More and more of us are getting our music free from peer-to-peer sites on the internet, and are less worried about being caught doing it, says a survey published today.
The 2007 Digital Music Survey says that 43 per cent of us now download tracks illegally, while only 33 per cent are worried about being prosecuted.
The survey by Entertainment Media Research also shows legal download growth slowing. This can partly be attributed to pricing - 45 per cent of legal site users said tracks for back catalogue music was too expensive.
Mind you, 31 per cent also said they'd pay more for new stuff - playing right into the music industry's hands when it comes to iTunes Store negotiations. Apple CEO Steve Jobs has long fought against variable pricing, accusing companies of being greedy. It could, after all result, in a net increase in prices, as store visitors are more likely to want to download new music, rather than older material.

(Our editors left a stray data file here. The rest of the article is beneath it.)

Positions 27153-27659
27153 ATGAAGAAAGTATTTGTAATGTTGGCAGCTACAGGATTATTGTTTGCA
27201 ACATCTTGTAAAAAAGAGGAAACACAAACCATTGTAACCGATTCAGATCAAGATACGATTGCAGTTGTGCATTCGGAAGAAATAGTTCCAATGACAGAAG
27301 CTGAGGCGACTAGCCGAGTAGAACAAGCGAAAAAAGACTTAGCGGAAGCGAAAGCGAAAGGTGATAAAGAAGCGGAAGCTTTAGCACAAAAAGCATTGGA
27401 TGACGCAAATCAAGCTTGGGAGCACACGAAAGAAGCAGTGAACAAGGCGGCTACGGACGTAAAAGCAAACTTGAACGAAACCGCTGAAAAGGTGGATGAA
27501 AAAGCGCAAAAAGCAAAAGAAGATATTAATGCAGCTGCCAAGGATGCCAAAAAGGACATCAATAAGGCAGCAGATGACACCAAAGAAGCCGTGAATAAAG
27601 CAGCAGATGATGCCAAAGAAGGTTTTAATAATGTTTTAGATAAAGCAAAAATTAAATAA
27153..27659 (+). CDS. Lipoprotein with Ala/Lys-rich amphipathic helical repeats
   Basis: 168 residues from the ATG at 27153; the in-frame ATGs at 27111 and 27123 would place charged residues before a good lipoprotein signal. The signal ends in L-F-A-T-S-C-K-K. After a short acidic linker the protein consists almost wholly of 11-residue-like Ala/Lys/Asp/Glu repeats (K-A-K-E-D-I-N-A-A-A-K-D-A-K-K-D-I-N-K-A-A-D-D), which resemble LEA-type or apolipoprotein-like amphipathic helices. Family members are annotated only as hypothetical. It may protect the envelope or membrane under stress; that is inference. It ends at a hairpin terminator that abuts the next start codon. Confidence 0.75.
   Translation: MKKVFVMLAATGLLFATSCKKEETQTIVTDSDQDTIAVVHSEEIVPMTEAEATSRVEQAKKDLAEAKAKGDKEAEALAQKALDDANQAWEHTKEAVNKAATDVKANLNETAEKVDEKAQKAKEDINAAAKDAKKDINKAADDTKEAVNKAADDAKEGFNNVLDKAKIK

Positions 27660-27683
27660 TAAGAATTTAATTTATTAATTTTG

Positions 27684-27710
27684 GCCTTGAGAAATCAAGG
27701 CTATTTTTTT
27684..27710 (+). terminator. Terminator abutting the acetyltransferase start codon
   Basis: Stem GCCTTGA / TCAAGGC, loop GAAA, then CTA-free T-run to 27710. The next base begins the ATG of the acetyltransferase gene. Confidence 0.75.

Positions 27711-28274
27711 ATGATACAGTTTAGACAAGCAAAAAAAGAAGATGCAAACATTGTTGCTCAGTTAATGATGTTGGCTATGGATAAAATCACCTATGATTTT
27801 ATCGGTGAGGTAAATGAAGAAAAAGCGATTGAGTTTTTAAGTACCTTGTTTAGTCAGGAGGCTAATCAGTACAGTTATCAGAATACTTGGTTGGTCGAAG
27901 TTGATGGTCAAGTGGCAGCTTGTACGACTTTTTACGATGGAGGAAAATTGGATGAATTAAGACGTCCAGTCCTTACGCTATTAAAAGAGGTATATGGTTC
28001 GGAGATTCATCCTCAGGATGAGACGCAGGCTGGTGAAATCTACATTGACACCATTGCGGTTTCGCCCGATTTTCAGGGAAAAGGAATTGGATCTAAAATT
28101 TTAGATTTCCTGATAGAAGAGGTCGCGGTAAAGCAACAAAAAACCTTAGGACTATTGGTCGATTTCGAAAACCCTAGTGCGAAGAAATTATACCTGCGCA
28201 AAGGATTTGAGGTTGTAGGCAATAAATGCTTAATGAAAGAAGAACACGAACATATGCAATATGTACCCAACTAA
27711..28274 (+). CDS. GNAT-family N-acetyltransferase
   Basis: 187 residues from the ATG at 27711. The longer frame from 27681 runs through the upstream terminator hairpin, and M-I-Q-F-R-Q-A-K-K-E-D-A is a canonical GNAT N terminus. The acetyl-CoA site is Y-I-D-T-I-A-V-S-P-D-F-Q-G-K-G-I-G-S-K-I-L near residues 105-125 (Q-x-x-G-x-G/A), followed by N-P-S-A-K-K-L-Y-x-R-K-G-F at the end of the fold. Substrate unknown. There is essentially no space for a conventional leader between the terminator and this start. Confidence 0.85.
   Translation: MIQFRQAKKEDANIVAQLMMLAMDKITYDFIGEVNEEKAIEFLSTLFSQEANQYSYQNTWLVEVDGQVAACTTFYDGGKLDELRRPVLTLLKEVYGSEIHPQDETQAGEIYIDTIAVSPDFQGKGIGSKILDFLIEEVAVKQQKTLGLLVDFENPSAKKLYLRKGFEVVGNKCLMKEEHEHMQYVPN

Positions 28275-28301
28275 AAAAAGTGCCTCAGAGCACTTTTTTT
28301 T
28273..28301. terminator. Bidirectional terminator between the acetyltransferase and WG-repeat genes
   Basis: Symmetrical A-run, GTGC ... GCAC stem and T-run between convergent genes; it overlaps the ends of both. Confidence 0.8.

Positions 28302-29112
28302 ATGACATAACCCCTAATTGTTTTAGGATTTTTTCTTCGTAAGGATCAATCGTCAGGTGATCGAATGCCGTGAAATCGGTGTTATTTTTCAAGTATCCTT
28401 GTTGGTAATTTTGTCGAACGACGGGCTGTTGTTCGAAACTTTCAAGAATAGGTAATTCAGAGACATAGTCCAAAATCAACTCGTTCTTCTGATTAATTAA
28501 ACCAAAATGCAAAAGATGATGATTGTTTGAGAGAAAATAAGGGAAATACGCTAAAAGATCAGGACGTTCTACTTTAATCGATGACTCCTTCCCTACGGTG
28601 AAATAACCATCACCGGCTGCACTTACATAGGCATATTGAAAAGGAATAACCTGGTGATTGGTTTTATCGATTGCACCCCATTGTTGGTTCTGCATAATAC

The survey also throws few crumbs of comfort the industry's way when it comes to downloading - legal or otherwise - compared to buying regular CDs. Some 24 per cent of downloaders said it would make them buy less; 22 per cent said it would make them buy more and 54 per cent said it wouldn't make any difference at all.
Another highlight of the survey is the impact that social networks are having - and how record companies need to tread carefully. Entertainment Media Research said that 46 per cent of social networkers wished they could buy music more easily; and yet 45 per cent also thought that businesses have ruined social networks. Bebo users are the most likely to buy music they've seen online.
Funnily enough 41 per cent of social networkers also thought that social networks are full of idiots, and that there are too many social networks. Ho-hum.
Entertainment Media Research questioned 1,700 people across the UK.